I have heard for years about the Lilith Fair, and when I asked who Lilith was, I always heard, “Adam’s first wife,” and that was puzzling to me because I couldn’t find any reference to her in the bible. Turns out she’s not in the bible, but she’s mentioned in what is called rabbinical literature — commentary on the bible by learned rabbis, sometimes known as the Midrash.
I never quite understood this until I came upon a book called ‘Lilith’s Cave: Jewish Tales of the Supernatural” selected and retold by Howard Schwartz. Schwartz explains that Lilith is an inference or a deduction.
“Among the legends with biblical origins and rabbinic and folk elaborations, none had a greater influence than that of Lilith. IIt is not an exaggeration to say that much the demonic realm in Jewish folklore grew out of this multifacted legend, which came into being as a commentary on one passage of the bible: ‘Male and female, he created them'(Gen. 1:27)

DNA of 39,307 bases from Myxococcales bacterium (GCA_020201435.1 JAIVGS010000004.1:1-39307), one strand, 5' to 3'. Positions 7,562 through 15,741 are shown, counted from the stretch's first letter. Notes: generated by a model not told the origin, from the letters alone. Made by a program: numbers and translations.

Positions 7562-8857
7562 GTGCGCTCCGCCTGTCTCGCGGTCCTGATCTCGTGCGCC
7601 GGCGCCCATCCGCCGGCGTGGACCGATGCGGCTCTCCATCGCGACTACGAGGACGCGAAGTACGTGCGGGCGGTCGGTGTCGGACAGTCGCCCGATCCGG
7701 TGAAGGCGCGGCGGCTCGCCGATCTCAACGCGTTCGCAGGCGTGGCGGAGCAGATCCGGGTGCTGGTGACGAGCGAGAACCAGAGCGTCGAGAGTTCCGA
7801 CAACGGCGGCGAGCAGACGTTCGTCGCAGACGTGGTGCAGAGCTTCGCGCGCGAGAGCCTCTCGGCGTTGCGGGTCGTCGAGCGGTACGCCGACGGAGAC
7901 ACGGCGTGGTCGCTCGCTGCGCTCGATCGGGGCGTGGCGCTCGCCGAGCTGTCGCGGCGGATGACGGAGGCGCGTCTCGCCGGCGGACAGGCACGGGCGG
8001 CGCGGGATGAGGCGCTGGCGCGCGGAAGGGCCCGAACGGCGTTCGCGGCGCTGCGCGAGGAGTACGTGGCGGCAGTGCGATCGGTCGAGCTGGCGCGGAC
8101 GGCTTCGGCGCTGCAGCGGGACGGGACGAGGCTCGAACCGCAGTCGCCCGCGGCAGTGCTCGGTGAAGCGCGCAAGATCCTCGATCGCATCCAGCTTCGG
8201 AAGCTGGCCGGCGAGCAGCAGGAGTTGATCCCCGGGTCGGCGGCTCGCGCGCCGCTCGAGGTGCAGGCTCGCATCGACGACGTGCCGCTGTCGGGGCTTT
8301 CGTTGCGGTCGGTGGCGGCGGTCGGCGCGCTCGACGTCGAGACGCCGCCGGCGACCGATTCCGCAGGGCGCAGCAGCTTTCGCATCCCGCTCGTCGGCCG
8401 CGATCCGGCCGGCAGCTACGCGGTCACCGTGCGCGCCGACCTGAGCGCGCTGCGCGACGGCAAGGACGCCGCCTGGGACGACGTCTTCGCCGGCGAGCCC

‘This passage was interpreted by the rabbis to mean that the creation of man and woman was simultaneous, whereas the later accounts of the creations if Adam and Eve appear to be sequential [when God made Eve out of Adam’s rib].”
“Working on the assumption that every word of the bible was literally true, the rabbis interpreted this contradiction to mean that the first passage referred to the creation of Adam’s first wife, whom they named Lilith, and the other referred to the creation of Eve.”
Adam and Lilith “bickered endlessly over matters large and small” and eventually Lilith “pronounced the ineffable name of god” and flew out of the Garden of Eden and lived in a cave by the Red Sea and copulated with demons.
Isn’t that pretty much what happens to women who consider themselves equal to men?
So did the rabbis conjure the name of Lilith out of thin air? No. Lilith was a Babylonian night demon. They cribbed the name, as they did all the creation stories, from Babylonian mythology.